One hundred and twenty one years after his birth and nearly ninety nine years after his first appearance on film, Oliver Hardy remains a household name. Even when someone does not recognise Oliver Hardy's name, they will usually recognise the comedy team Laurel and Hardy. Given the continued popularity of the team's shorts and feature films, it seems likely that people will still recognise the name of Oliver Hardy in another 121 years.

Thursday, January 17, 2013

A Tribute to Newton N. Minow on His Birthday

Although he may not be well known among the general public now, Newton N. Minow may well be the most famous chairman of the Federal Communications Commission of all time. Appointed as chairman of the FCC by President John F. Kennedy in 1961, it is estimated that Newton Minow was the subject of more column-inches of press coverage than any Federal official of the time except for the President himself.  Today he turned 87 years old.

Newton Minow has always been best known for the famous speech he made before the National Association of Broadcasters on 9 May 1961, forever known as "the Vast Wasteland Speech" after his reference to American television programming as "a vast wasteland." While "the Vast Wasteland Speech" may remain Mr. Minow's best known achievement, it is by no means his only achievement, nor is it even necessarily one of his achievements with the most far reaching impact.

Indeed, among Newton Minow's achievements as FCC chairman was fostering the All-Channel Receiver Act  of 1961. The All-Channel Receiver Act  of 1962 required all television sets to have UHF tuners (channels 14 to 83 at the time), allowing anyone with a TV to pick up UHF-band television stations. It was largely because of Newton Minow's hard work that Congress passed the All-Channel Receiver Act and President Kennedy signed it into law on 10 July 1962.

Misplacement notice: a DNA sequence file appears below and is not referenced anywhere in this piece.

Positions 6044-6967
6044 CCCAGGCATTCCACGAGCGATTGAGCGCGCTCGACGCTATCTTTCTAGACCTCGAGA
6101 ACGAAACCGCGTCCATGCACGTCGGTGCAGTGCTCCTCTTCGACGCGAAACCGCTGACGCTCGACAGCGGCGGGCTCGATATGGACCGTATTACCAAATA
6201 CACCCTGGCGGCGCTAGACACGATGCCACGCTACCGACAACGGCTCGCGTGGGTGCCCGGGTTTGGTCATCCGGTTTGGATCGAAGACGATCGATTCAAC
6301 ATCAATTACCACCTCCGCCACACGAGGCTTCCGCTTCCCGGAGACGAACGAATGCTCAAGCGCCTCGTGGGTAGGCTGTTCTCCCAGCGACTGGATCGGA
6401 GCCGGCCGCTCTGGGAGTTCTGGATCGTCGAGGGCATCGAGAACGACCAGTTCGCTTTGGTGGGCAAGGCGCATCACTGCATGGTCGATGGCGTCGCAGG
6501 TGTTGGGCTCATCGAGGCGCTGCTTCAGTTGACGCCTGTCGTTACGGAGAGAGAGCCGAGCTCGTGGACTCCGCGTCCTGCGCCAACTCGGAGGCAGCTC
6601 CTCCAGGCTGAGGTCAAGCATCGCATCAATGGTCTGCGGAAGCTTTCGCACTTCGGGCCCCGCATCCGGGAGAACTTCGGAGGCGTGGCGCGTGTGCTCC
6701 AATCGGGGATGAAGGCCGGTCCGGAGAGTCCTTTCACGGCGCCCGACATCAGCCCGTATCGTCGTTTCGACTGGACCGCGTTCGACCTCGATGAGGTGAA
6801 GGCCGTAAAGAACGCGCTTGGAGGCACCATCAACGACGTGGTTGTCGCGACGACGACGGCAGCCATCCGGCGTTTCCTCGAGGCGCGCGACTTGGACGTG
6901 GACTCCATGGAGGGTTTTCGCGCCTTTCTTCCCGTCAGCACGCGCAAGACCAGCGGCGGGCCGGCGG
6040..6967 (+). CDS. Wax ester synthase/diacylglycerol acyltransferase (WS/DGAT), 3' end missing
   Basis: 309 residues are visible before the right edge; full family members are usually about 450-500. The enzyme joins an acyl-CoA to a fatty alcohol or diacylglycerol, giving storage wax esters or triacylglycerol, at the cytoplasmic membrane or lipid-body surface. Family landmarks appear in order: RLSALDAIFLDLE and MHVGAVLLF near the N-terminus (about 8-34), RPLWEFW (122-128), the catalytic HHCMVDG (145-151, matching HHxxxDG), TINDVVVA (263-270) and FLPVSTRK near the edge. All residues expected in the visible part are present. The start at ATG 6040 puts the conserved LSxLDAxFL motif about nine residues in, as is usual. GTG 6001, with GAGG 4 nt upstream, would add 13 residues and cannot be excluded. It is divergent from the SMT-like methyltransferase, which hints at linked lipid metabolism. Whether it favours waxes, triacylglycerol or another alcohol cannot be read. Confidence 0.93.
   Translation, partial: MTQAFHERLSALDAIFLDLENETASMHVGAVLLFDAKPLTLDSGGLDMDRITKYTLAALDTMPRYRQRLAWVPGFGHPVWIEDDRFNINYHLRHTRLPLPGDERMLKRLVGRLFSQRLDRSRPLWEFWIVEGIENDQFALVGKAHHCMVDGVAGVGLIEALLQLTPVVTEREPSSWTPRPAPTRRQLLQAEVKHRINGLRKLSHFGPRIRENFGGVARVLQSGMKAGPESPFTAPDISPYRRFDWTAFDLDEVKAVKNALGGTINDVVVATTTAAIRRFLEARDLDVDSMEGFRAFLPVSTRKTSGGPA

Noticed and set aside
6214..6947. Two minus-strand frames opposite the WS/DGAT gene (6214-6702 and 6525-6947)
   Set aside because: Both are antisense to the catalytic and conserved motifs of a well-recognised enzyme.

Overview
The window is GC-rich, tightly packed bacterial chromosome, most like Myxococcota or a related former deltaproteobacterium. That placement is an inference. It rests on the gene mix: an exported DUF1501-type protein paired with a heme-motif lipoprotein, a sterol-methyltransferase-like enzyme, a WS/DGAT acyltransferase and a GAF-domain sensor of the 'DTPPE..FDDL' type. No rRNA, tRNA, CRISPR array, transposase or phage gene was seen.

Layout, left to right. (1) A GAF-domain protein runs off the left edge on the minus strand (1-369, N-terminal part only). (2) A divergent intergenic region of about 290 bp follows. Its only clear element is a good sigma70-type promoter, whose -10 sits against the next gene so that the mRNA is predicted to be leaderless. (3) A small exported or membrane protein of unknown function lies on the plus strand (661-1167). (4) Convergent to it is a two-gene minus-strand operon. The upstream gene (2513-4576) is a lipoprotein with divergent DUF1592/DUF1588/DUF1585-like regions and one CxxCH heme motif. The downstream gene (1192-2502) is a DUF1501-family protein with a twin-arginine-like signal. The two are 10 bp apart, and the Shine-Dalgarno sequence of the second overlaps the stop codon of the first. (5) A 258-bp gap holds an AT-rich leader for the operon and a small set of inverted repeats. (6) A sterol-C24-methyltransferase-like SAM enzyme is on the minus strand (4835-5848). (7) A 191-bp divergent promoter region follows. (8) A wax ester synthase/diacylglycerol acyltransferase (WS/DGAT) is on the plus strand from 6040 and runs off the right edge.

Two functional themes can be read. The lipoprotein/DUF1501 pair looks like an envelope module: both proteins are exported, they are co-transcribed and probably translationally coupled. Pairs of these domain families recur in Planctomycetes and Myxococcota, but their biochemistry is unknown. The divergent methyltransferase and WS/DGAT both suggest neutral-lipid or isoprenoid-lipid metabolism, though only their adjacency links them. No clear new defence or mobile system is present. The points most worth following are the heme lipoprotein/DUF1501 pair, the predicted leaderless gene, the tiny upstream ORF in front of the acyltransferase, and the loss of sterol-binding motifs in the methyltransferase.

The passage of the All-Channel Receiver Act would have far reaching effects. By the Fifties the VHF band was largely tied up by the two major networks at the time, NBC and CBS. This left little room for growth with regards to the third network ABC, independent stations, or public stations. The passage of the All-Channel Receiver Act then made UHF based television stations more viable. In the wake of the All-Channel Receiver Act, ABC was able to expand until it was finally competitive with NBC and CBS. Passage of the All-Channel Receiver Act would also see the growth of independent stations, television stations not affiliated with any network. Relatively rare in the Fifties and the early Sixties, independent television stations would become common by the Seventies.

Passage of the All-Channel Receiver Act also permitted the spread of public television stations. While public television stations had existed in the United States since the late Forties, by the early Sixties they were still relatively few and far between. In 1960 there were only 44 public stations nationwide. The All-Channel Receiver Act having made broadcasting on the UHF band feasible, by 1969 there would be 175 public stations across the United States. It was on 5 October 1970 that the Public Broadcasting Service (PBS) was founded, which encouraged the further growth of public stations.